In chapter 1 of Night by Elie Wiesel, how does the author use the sun?

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Reviewing Chapter One of Eli Wiesel's novel, Night, the sun and darkness are used very differently than one might expect.

Strangely, it is at dusk and after dark when Eli speaks with Moshe the Beadle in his desire to study the cabbala. Eli has many questions and looks forward to the times that he and Moshe discuss their faith.

While the sun is shining, the people of the town have little time for being concerned about the war, and the threat, that moves ever closer to them. When foreigners are deported, the people gather and rationalize it. Somehow, news that the deportees have arrived at a new destination and are happy begins to circulate.

Months later, Moshe the Beadle, one of the foreigners, returns to report what really happened. In the light of day, the people still cannot fathom what he is saying: that everyone on the transport was executed, and Moshe only survived because it was thought that he was dead. People won't listen to him and accuse him of wanting pity or attention. The joy has left Moshe: he only wants the villagers to listen to him.

At night, common sense seems to take over. People meet quietly and discuss what is happening. Moshe and Eli study, as Eli tries to find meaning within. In this case, Moshe directs Eli's thoughts:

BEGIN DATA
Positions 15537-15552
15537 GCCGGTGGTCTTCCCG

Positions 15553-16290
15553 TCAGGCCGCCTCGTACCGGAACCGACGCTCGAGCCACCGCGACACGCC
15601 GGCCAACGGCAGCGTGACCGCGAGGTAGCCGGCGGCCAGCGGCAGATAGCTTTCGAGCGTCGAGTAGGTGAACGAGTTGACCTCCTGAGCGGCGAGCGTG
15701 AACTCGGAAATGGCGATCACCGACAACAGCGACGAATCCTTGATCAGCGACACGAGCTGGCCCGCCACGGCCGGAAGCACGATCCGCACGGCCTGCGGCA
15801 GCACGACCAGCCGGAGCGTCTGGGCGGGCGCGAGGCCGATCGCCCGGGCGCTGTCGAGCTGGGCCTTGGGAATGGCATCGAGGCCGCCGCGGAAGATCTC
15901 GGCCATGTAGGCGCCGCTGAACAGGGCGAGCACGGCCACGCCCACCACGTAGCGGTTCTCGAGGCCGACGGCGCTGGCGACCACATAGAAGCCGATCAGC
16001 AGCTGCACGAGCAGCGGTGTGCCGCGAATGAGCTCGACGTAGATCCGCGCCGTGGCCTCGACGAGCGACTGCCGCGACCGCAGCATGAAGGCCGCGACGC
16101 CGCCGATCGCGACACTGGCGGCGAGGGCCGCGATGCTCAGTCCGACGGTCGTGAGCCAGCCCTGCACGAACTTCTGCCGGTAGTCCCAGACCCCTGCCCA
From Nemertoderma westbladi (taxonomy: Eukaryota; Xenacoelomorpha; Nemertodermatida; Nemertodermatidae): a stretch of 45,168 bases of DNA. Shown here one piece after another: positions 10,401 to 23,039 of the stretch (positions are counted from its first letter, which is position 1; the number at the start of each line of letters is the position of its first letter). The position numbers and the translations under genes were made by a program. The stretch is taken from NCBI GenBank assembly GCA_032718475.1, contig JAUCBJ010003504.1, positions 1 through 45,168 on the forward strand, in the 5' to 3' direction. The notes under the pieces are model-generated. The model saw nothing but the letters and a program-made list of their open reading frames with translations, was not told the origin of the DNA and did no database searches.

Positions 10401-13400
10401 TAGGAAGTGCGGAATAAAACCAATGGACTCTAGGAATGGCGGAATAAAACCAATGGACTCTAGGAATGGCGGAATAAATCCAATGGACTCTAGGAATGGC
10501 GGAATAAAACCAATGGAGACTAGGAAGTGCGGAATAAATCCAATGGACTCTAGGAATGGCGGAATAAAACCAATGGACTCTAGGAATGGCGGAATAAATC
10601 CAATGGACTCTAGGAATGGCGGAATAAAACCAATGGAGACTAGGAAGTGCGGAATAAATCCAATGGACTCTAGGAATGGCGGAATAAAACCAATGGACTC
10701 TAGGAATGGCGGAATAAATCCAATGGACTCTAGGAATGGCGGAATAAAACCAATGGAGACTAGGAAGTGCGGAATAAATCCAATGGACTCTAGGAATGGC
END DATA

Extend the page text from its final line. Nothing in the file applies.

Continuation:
'I pray to the God within me  that He will give me the strength to ask Him the right questions.'...We talked like this nearly every evening.

Soon, the German army arrives, rules are made, people are moved into ghettos, possessions are taken, and citizens are warned under "threat of death."

However, when the sun comes up, there seems to be a sense, again, of optimism that comes over the people. They rationalize still further. They find hope in every thing that happens, forgetting the seriousness of their circumstances.

It was neither German or Jew who ruled the ghetto—it was illusion...On the Saturday before Pentecost, in the spring sunshine, people strolled carefree and unheeding, though the swarming streets. They chatted happily...


Then, at last, at one o'clock in the afternoon, came the signal to leave...There was joy—yes, joy. Perhaps they thought that God could have devised no torment in hell rose than that of sitting there among the bundles...

In the daylight, when ever possible, the people will not believe what is unpleasant to consider, and they live their lives with great expectation and optimism. In the evening, things are more serious. This is when Eli searches for a meaning to his life; this is when people meet to discuss the seriousness of their circumstances. Usually, light symbolizes knowledge or enlightenment, and darkness symbolizes fear, a lack of wisdom ("being in the dark"), but just the opposite is the case in Night.


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